James Mcneill Whistler
American Painter and Printmaker, 1834-1903
James Abbott McNeill Whistler's deft brushwork and mighty ego made him one of London's best-known painters in the second half of the 1800s. Born in Massachusetts, Whistler spent most of his adult life in England and France, in an era when an American artist in Europe was something of a rarity. He specialized in landscapes and (especially later in his career) portraits; stylistically he is often linked with Claude Monet and August Renoir, though he was not exactly part of the Impressionist movement. His etchings also are highly regarded. Witty, cranky and a bit of a devil, Whistler was a regular gadabout in British society. He had a famous long-running feud with the playwright Oscar Wilde, each of them trying to outwit the other with cutting public remarks. Some critics of the era considered Whistler's work to be smudgy and too radical; after viewing Whistler's 1875 study of fireworks over the Thames, Nocturne in Black and Gold: the Falling Rocket, John Ruskin wrote: "I have seen, and heard, much of cockney impudence before now; but never expected to hear a coxcomb ask two hundred guineas for flinging a pot of paint in the public's face." Whistler successfully sued Ruskin for libel but was awarded only a farthing in damages, Related Paintings of James Mcneill Whistler :. | Noc-turne:Blue and Silver-Bognor (mk43) | Symphonie in Wieb Nr. 3 | The Little White Girl Symphony in White no.2 1864 | Nocturne in Grau und Gold, Westminster Bridge | Wapping |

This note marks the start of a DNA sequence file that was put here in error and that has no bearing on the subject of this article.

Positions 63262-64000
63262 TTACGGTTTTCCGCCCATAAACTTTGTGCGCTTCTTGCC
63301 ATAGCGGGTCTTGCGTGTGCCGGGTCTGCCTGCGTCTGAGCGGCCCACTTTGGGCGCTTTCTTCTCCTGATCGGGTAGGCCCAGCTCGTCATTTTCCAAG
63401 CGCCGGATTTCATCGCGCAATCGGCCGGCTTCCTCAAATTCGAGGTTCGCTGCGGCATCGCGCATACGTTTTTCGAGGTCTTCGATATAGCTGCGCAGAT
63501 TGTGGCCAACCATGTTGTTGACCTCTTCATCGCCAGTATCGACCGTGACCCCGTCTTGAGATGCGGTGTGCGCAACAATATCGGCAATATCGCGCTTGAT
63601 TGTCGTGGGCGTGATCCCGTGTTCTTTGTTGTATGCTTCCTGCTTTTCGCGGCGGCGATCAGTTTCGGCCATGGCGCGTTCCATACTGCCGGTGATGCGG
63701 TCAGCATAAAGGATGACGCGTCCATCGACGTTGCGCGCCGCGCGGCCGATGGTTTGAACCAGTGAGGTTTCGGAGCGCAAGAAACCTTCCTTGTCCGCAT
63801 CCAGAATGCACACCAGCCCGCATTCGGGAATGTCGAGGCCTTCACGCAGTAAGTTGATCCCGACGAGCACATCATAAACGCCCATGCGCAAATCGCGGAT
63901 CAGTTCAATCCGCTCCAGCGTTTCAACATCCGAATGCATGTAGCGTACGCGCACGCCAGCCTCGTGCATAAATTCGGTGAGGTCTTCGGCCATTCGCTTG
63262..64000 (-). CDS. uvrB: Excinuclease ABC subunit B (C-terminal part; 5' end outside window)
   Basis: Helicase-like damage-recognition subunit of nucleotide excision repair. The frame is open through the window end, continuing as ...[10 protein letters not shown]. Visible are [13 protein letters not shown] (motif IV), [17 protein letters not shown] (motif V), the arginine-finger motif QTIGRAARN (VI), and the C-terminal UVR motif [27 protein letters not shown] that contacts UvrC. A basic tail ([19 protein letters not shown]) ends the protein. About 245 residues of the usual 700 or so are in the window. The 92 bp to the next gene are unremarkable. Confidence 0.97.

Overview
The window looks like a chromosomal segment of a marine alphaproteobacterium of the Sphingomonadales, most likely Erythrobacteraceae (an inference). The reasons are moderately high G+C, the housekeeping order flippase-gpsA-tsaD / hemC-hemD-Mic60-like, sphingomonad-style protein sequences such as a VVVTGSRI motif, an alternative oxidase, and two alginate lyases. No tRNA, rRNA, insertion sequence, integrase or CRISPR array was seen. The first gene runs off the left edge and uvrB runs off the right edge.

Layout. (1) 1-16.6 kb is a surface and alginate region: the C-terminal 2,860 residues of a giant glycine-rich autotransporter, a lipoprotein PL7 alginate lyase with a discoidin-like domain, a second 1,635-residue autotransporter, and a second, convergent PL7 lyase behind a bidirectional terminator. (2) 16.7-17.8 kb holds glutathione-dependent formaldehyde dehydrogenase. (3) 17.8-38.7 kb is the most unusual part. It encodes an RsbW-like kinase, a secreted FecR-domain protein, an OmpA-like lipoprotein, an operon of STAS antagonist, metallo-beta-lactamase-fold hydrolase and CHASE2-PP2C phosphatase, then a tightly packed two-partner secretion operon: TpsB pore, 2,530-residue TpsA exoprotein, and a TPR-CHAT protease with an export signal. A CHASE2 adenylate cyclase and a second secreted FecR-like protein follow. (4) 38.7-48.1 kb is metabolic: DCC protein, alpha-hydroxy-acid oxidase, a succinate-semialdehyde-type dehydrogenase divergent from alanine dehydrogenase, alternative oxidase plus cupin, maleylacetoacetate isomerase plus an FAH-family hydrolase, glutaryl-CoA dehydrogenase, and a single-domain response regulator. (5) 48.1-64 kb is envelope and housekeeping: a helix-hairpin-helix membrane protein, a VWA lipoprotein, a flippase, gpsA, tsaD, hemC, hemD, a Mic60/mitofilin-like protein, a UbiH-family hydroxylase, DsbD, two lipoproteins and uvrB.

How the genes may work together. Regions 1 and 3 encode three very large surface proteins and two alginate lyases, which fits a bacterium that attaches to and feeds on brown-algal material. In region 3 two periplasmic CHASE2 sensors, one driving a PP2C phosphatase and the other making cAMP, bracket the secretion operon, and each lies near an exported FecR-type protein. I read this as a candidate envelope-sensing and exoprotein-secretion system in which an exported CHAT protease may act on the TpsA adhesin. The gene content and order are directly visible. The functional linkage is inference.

Related Artists:Charles Van Beveren
Charles van Beveren, born at Mechlin in 1809, was instructed in the rudiments of art in the academy of his native city and at Antwerp. He settled in Amsterdam in 1830, subsequently visiting Paris, Rome, and other cities of Italy, and distinguished himself as a painter of history, genre, and portraits. He died at Amsterdam in 1850. The best known of his works are:
The Confession of a Sick Girl (in the Pinakothek at Munich).
Male Figure. A study (in the Rotterdam Museum).
The Vision of St. Ignatius.
The Death of St. Anthony of Padua (in the church of Moses and Aaron at Amsterdam, his chef-d'oeuvre).Francis Luis Mora
Uruguayan-born American Painter, 1874-1940Henry Walton
British Painter ,
He studied in London under Johan Zoffany c. 1769, after which he completed his training at the Maiden Lane Academy. It was probably Zoffany who introduced Walton to the conversation piece, a genre in which he was to specialize. The Cricket Scene at Harrow School (1771; priv. col., see 1963 exh. cat., no. 1) reveals Walton's debt to Zoffany, but it also shows him to be an exceptional colourist and able to compose his figures with a sense of rare warmth and intimacy. By c. 1778, when he painted the Rev. Charles Tyrrell with his Family